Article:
by Libby Ingalls
George Gordon (1818-1869) was a flamboyant speculator and entrepreneur of the early Gold Rush days. Astute businessman and relentless schemer, he had an eye for opportunities and a knack for profitmaking, while always seeking the greater good for San Francisco. In an era of lawlessness and greed, he was remarkably honest, civic-minded and public-spirited. Upon his death, the many eulogies praised him for his major contributions to the look and economy of San Francisco.
Born in London, Gordon was already a free-spirited entrepreneur by his mid-twenties, listed in registries as a broker of tea and guano. In 1847, he emigrated to New York, changed his name from George Cummings to George Gordon, and listed himself as an engineer, real estate broker, chemist, geologist, and contractor, with no mention of tea. One of many mysteries surrounding Gordon is why he emigrated and changed his name. Perhaps, it is thought, he had been smuggling tea in London.
On Dec. 5, 1848 President Polk confirmed rumors of the discovery of gold in California. Within two weeks, Gordon had founded "Gordon’s California Association," one of 47 such companies organized in New York to take people to the gold fields, providing passage, provisions and mining machinery. Most such companies, Gordon’s included, had no idea what they were getting into. Consequently they packed inadequate provisions and useless equipment, and broke up before or upon arrival in San Francisco.
Gordon sent two ships, the first by Cape Horn, the second to Nicaragua, crossing by land and picking up another ship on the Pacific coast. Both ran out of provisions, were delayed by many weeks, and came near mutiny. Gordon, with his wife Elizabeth and young daughter Nellie, went on the second ship via Nicaragua. Taking eight months under atrocious conditions, instead of the advertised comfortable 60 days, it is remarkable he wasn’t thrown overboard. Quite the contrary, four years later he held a reunion and 100 people came. The reunions continued for the next 34 years.
This voyage was also the start of his fortune in California, for while stuck in Nicaragua Gordon purchased as much wood as he could, suspecting there would be great demand for building material in San Francisco. His risk paid off, and upon arriving in San Francisco he made several thousand dollars to start his new life. With his unrelenting energy and risk-taking speculation, he viewed the bustling tent city in the San Francisco sand dunes as his gold field, and settled in.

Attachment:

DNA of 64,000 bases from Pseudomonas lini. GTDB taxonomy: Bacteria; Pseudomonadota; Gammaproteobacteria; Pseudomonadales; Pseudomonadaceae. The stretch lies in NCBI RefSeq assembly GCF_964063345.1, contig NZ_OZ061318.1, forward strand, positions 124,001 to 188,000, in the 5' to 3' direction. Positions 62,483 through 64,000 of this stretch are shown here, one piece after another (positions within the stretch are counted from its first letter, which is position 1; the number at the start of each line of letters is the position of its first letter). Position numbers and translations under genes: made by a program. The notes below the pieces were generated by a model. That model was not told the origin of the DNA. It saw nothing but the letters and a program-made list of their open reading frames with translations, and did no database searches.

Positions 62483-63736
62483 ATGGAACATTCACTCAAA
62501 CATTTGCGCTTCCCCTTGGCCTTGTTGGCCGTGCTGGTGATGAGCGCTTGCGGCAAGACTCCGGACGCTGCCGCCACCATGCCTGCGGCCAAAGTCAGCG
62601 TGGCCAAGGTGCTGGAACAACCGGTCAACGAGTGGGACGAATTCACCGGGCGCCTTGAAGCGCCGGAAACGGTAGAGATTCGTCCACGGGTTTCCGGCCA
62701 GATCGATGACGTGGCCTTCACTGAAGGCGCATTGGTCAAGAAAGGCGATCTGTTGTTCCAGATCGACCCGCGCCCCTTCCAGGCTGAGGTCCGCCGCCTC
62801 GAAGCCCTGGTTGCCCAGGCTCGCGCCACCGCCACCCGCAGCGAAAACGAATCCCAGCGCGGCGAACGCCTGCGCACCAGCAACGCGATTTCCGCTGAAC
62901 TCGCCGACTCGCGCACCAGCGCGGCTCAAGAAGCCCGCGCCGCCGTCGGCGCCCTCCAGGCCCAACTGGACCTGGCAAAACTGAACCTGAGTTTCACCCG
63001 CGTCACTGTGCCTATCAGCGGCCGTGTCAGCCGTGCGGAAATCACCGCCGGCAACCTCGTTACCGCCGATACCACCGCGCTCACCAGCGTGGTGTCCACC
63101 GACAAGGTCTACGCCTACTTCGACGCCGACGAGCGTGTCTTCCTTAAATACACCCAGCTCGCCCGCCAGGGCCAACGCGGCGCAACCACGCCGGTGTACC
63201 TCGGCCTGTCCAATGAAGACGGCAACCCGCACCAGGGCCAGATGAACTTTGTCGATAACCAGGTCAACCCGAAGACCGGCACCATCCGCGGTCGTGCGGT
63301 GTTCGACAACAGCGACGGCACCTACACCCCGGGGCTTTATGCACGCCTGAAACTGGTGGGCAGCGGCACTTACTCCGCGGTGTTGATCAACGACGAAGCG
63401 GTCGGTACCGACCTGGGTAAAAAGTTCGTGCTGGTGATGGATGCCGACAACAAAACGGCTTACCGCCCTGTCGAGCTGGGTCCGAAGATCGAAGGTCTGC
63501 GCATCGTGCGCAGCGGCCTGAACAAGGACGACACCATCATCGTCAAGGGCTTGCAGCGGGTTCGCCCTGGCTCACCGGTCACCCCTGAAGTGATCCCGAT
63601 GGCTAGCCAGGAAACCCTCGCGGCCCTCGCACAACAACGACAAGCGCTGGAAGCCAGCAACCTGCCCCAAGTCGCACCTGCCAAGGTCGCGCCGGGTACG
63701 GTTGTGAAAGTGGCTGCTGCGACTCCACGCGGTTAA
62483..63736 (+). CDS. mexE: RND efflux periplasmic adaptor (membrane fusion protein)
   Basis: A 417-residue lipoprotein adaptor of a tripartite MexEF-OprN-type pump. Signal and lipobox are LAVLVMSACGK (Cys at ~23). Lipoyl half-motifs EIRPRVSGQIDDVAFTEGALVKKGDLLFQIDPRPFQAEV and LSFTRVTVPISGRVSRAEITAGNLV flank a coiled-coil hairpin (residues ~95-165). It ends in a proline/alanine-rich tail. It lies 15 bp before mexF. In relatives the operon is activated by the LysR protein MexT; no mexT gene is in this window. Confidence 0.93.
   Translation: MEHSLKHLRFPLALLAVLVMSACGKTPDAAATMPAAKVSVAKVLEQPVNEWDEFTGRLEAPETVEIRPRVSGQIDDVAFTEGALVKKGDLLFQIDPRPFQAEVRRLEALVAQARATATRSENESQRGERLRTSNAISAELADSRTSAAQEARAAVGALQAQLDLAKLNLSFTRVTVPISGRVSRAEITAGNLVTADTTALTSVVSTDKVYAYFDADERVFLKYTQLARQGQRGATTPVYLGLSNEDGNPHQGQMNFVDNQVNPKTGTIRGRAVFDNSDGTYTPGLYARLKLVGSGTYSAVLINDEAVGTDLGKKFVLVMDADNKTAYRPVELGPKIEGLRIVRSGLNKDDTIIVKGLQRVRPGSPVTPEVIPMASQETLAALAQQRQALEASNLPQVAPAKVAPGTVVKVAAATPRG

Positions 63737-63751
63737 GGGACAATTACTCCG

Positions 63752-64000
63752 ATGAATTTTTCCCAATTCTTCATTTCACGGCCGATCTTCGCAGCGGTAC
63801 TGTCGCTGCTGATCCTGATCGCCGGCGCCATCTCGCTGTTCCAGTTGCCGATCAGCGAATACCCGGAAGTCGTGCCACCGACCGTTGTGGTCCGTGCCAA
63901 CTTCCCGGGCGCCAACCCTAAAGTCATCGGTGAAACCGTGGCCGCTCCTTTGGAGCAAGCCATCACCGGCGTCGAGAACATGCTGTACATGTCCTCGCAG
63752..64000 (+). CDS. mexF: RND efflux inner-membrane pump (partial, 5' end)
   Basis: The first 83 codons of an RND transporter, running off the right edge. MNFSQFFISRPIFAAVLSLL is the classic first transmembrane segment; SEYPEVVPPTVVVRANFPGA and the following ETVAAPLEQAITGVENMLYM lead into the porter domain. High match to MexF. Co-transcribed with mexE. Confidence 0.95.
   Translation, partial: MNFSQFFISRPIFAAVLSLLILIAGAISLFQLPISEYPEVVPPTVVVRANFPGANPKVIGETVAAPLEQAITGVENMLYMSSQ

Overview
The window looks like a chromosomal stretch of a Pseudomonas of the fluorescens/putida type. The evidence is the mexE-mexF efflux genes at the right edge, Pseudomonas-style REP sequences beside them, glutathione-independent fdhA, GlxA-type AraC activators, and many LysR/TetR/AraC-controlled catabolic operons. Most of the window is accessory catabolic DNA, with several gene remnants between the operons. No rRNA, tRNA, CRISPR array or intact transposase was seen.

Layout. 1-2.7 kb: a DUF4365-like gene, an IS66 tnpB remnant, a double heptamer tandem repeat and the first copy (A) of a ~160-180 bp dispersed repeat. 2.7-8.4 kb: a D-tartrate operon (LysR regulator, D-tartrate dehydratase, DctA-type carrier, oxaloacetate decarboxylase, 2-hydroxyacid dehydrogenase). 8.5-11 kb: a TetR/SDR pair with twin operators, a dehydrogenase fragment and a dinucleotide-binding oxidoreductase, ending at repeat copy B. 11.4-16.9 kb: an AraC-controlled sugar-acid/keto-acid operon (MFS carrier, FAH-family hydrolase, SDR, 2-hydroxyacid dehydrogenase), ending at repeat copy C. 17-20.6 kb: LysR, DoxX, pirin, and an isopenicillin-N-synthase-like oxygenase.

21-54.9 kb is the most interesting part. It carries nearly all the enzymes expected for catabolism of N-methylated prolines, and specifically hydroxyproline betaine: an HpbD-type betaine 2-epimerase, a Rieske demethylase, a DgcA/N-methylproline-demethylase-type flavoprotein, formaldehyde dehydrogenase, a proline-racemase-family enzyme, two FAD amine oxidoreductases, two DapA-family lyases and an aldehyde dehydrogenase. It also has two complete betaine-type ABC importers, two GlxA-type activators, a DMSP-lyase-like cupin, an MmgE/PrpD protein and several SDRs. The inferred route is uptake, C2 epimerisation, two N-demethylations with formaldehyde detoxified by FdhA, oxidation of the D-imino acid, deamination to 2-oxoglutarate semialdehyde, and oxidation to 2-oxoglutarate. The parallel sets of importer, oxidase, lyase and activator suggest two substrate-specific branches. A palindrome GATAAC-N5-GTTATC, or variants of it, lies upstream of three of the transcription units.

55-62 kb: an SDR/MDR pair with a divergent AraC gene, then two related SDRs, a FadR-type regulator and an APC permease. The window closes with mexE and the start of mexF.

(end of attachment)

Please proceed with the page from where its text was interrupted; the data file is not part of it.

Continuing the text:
Gordon continued to deal in lumber, began wharf building, and then started selling prefabricated buildings, including a church that would seat 1,100 people and a 32-room hotel. In 1850, Gordon built Harrison Wharf, extending over 1,000 feet into the Bay through the shallow Yerba Buena Cove so ships could be unloaded directly.
As the city of wood grew, so did the incidence of fire, with six devastating ones from December 1849 to June 1851. While these kept up the demand for lumber, they also got Gordon thinking about a new enterprise: fireproof buildings. He began importing pre-fabricated iron houses from London and the East Coast, and in 1851 just after the 6th fire, he built “George Gordon’s Block of Iron Stores,” a city block of 2-story iron buildings, fireproof, complete with water tank and watchman. Seeing iron as the way of the future, he sold his lumber business, and in 1852 with Edward Steen, engineer and inventor, incorporated the Vulcan Iron Works, grandiose and staggering in its range of activities and ambition. They offered, or built, iron doors, shutters, mill and farm machinery, steam engines, bridges, bank vaults, and more, seemingly anything needed.
1851 view of Yerba Buena Cove from Rincon Hill, with the Vulcan Foundry, founded by George Gordon, at lower left.
Photo: Shaping San Francisco
At the same time the city topography was changing by leveling hills and filling wetlands. New streets were constructed, with the result that people wanted to move their houses. This time, Gordon’s partner Edward Steen answered the call and developed the first patent for raising houses using a hydraulic press, advertised as capable of lifting 4,000 -5,000 tons.
South Park, 1865: looking northeast from 3rd Street (up Rincon Hill)
Photo: San Francisco History Center, San Francisco Public Library (AAA-7039)
Early in 1852 George Gordon started buying property south of Market, outside the business district, an investment that would lead to the development of South Park. By 1854 he had acquired 12 acres on the south side of Rincon Hill, enough for his vision of an elegant residential development of 68 building lots. He printed an 8-page prospectus of his plan for “ornamental grounds and building lots on the plan of the London Squares, Ovals and Crescents, or of St. John’s Park or Union Square in New York.” Houses would be of brick or stone, designed by Gordon H. Goddard, Esq., architect of the Holland Park Estate in the West End of London. The development was to be two crescents divided by Center Street, most houses having two stories on a British design with English-style basements for a dining room, kitchen, servant’s quarters and pantries. Stables and coachman’s quarters were in separate buildings in the rear, and an oval ornamental garden in the center surrounded by an elegant iron fence.
By the end of 1854, 17 stately residences were completed, praised in a San Francisco Herald editorial for their handsome improvement to the city. Gordon continued to sell lots in spite of an economic depression from decreasing yields of gold. Throughout the later1850s and 1860s Rincon Hill and South Park were the stylish area of the city, center of fashion and address of the social elite, as well as the scions of business, banking, politics, mining, and railway and steamships companies.